The picture of Oscar’s Wilde’s life (1854-1900) has always been framed within his associations with men, but Eleanor Fitzsimons has taken on the neglected aspect of research on his relationships with women in Wilde’s Women. Oscar’s genius brought us The Picture of Dorian Gray, The Importance of Being Earnest, and other famous literature, plays and poetry. This fascinating biography has been thoroughly researched, and is filled with with anecdotes detailing how women influenced this extraordinary man and inspired his works through their friendship and collaboration.
Oscar drew to himself intelligent, beautiful, talented women; the list of actresses, socialites, writers and other prominent women in Wilde’s Women reads like a who’s who of famous women of the late 1800s. Sarah Bernhardt, Florence Balcombe (who married Bram Stoker of Dracula fame) and Ada Leverson were only a few of Wilde’s women. Oscar admired and loved women as though they were art, often dedicating poems to them. He modeled characters in his plays after them, and had a penchant for the chaste worship of a woman from afar. Fitzsimons quotes poet Denis Florence McCarthy as saying that Oscar had ‘so much amiable enthusiasm about everything that is good and beautiful’.
But the greatest influence on Oscar was his gifted, free-thinking mother. Dubbed ‘Lady Jane’, and a celebrated author in her own right, she held regular gatherings at her home with respected scholars, famous writers, and other members of high society as guests. Growing up in such an atmosphere made high society a natural setting for Oscar. The society women adored his stories, which he later dedicated to them. Fitzsimons quotes Oscar’s friend Vincent O’Sullivan’s writing about him:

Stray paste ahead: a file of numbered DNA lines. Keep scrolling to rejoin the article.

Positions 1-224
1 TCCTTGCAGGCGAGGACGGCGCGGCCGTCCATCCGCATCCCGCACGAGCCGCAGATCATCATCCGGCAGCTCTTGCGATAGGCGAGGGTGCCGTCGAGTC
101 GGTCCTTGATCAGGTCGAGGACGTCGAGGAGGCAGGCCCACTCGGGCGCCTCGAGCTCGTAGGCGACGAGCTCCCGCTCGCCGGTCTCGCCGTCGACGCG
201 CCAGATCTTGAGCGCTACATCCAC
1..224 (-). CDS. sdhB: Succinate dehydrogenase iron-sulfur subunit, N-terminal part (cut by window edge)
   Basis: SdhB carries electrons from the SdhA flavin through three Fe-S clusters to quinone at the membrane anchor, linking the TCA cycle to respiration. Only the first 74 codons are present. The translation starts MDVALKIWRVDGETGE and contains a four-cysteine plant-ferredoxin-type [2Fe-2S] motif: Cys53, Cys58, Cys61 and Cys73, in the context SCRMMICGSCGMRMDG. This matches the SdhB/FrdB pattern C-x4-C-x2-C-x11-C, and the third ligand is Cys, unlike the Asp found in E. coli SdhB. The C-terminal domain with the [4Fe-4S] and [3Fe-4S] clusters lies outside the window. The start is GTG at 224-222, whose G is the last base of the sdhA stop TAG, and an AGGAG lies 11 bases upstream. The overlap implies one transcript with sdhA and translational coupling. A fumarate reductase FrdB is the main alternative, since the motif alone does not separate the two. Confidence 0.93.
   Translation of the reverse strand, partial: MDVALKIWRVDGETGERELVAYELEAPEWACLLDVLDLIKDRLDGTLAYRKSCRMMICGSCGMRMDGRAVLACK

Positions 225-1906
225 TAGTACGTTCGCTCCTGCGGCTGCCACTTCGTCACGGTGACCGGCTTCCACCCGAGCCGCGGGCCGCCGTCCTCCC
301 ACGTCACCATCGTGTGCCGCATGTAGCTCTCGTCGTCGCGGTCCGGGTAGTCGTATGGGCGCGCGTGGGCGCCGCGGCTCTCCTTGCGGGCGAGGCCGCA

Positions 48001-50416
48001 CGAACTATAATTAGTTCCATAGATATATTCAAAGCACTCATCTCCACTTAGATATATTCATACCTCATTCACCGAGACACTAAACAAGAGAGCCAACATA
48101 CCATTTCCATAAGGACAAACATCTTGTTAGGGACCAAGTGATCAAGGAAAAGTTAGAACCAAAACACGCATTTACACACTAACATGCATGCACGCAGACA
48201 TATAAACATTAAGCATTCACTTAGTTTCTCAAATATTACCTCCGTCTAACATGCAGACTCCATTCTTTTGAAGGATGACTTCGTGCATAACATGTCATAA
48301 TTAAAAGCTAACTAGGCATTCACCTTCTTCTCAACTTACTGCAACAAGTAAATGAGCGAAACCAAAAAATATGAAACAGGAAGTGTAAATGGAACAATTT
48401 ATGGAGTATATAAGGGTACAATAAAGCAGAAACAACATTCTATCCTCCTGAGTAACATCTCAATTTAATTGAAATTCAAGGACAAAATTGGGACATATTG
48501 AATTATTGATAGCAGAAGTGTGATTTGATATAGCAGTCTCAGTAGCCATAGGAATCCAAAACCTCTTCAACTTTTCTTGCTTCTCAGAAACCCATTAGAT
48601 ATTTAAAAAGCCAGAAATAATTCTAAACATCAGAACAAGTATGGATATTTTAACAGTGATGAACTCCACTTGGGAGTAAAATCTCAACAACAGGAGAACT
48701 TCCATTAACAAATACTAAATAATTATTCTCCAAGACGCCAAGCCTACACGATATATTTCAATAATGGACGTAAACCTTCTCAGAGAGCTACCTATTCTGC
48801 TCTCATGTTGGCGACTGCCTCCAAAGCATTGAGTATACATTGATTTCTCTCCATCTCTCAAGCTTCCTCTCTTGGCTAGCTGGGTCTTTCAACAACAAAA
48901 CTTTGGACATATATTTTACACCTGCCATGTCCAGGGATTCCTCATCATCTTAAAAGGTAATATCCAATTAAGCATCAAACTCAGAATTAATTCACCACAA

‘In the upper reaches of English society it was not the men, who mostly did not like him, who made his success, but the women. He was too far from the familiar type of the men. He did not shoot or hunt or play cards; he had wit, and took the trouble to talk and be entertaining.’
Oscar was not a typical man of the era; he took the trouble to talk with women, and listen to them. He, like his mother, believed that women could –and should– be educated. Fitzsimons has done a great job of capturing a snapshot of time when the Victorian era was changing, due to the efforts of many women. Oscar Wilde’s life was shaped by those who surrounded him, and in turn he supported the women that changed history.
I am grateful to Eleanor Fitzsimons for her meticulous work in producing this book, and highly recommend Wilde’s Women.
You can buy Eleanor Fitzsimon’s Wilde’s Women on Amazon:
About the author:
Eleanor Fitzsimons is a researcher, writer, journalist and occasional broadcaster. Her writing has been published in a variety of newspapers and journals including the Sunday Times, the Guardian, the Irish Times, Irish Tatler, the Dubliner Magazine, The Gloss, UCD Connections, Maternity & Infant; History Today and Woman Mean Business. Fitzsimons holds an MA (first class honours) in Women Gender and Society from University College Dublin. She tweets at @EleanorFitz.